Osteoarthritis is a common disease in modern western society. On the one hand, pressure on the joints increases the more a person weighs and, on the other hand, strain is placed on the cartilage for much longer than just 50 years ago as life expectancy keeps increasing. Furthermore, civilised human beings spend most of their time walking on flat, hard everyday floors, and most shoe manufacturers follow the philosophy that a shoe has to support and guide the foot, and must have a small heel. But our knees are not built for this type of stress. It puts massive improper strain on them, causing them to wear much faster (knee osteoarthritis).
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‘Osteoarthritis is a degenerative joint disorder, caused primarily by discrepancies between the load and load capacity of various parts of the joints and tissue.’ 
The knee joints are especially susceptible to osteoarthritis, since they have to support most of the body weight. Knee osteoarthritis is usually associated with pain and increasingly limited freedom of movement in the knees. Pain makes it more difficult to get enough exercise.
Osteoarthritis can be caused by excessive weight and excessive strain, such as occurs during extreme sports or when performing heavy physical labour. Causes also include changes in the cartilage metabolism with advanced age, metabolic disturbances, congenital malformations and acquired joint deformities, for example due to inflammatory joint diseases or after an injury.
Many years of improper strain on the knee joint while walking is another possible cause . (See Fig. 1 and 2) The greater the impact while walking and the less precise the movement, the faster the cartilage will wear. The main cause of improper strain on the knee joint is the long periods of time we in industrialised western nations sit every day, something that nature did not intend. Sitting for hours leads to the progressive shortening of the hip flexors. As a result, the person is no longer able to achieve a physiologically correct gait with the upper body upright. This in turn leads to excessive strain on the neck and back musculature, incorrect knee position, and therefore to increased cartilage wear.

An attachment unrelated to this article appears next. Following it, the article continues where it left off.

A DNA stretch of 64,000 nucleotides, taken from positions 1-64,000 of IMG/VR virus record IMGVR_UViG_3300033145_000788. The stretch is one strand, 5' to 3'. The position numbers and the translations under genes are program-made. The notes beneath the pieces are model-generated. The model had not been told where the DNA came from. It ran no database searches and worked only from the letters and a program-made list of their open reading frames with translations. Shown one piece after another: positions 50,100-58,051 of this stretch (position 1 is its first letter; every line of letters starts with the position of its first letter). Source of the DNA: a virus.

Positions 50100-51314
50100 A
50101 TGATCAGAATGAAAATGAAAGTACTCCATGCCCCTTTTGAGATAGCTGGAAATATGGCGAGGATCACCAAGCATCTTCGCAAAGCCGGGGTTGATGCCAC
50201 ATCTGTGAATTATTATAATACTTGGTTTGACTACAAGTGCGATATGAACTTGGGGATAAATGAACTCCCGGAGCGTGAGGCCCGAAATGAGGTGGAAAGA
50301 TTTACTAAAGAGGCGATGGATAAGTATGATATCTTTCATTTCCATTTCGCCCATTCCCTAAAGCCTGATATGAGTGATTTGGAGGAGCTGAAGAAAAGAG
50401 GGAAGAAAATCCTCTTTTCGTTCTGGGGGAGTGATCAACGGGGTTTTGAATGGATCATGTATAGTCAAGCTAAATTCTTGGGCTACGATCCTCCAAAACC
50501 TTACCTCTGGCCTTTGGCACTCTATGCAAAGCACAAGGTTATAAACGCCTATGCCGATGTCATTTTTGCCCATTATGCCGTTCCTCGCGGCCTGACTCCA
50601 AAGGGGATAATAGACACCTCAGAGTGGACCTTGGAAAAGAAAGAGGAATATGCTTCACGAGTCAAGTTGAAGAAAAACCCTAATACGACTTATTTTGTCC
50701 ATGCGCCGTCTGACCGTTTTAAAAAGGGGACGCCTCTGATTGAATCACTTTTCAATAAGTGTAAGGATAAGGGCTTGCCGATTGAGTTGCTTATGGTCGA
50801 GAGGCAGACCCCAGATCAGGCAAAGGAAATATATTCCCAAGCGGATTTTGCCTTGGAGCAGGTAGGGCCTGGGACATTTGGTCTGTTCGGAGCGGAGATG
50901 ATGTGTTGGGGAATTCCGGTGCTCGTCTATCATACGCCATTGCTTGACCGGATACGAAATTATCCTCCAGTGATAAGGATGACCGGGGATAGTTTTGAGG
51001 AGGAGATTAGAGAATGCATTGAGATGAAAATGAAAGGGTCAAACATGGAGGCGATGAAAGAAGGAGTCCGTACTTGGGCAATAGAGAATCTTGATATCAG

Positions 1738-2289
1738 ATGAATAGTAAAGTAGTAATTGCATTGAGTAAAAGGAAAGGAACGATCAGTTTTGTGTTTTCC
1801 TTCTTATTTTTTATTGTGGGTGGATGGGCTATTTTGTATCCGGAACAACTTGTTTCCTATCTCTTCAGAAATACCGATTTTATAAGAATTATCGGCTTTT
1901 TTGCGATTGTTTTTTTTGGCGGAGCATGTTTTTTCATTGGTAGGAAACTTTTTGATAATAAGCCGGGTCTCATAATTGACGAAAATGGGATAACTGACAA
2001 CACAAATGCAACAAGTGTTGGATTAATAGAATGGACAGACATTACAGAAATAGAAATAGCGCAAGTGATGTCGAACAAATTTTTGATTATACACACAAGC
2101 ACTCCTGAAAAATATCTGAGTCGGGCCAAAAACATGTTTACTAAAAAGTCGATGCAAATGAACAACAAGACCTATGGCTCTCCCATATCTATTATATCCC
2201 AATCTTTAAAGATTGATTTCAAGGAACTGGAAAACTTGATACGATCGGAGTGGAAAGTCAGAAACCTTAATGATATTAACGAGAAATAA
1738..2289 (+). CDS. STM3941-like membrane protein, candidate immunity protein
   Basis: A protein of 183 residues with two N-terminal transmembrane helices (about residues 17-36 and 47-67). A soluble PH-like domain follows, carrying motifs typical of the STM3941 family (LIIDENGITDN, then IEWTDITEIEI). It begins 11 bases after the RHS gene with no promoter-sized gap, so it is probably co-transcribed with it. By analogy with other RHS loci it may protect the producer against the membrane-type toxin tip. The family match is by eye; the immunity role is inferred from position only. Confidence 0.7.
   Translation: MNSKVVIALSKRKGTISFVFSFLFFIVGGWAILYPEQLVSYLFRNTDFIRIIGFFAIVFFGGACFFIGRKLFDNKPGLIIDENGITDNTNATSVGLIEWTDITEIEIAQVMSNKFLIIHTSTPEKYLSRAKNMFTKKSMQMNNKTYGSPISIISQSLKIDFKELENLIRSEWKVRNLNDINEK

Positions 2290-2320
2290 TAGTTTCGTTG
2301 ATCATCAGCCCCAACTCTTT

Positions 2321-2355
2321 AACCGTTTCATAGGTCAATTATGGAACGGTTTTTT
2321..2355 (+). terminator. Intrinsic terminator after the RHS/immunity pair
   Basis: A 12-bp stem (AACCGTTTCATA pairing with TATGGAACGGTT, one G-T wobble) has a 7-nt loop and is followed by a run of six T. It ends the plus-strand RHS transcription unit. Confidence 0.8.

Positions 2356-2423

Pain caused by osteoarthritis can lead to relieving postures, subsequently causing excessive strain on the joints and other body structures or leading to secondary disorders or secondary osteoarthritis. Furthermore, pain leads to a reduction in exercise and those who move less automatically put on more weight. This in turn has a negative effect on osteoarthritis complaints. Many affected by osteoarthritis are therefore caught in a downward spiral. The primary therapy objective is to escape this downward spiral.
Conservative treatment methods for knee osteoarthritis primarily consist of weight loss where necessary and of movement exercises, which are put together and taught by a physiotherapist. The aim of such exercises is to strengthen the muscles surrounding the joint. Additional treatment approaches include massage, the application of heat and cold, orthopaedic devices, and surgery when conservative treatment is not successful. The objective of conservative therapy is to maintain joint function and reduce pain.
The kyBounder and kyBoot are ideal for bringing more movement to everyday life and escaping the downward spiral of osteoarthritis – all without spending any additional time. Acute pain is alleviated quickly and, thanks to gentle loading of the knee joints, walking longer distances without pain is possible again.
The soft, elastic foam material acts as a ‘crumple zone’, effectively dampening impact on the joints during running and walking.
Movement becomes more comfortable again and knee complaints are reduced, usually after just a few minutes. Those who like to exercise frequently find it much easier to shed extra pounds, which in turn reduces strain on the joints. Nearly all customers affected by osteoarthritis report a reduction in pain since they started wearing the kyBoot.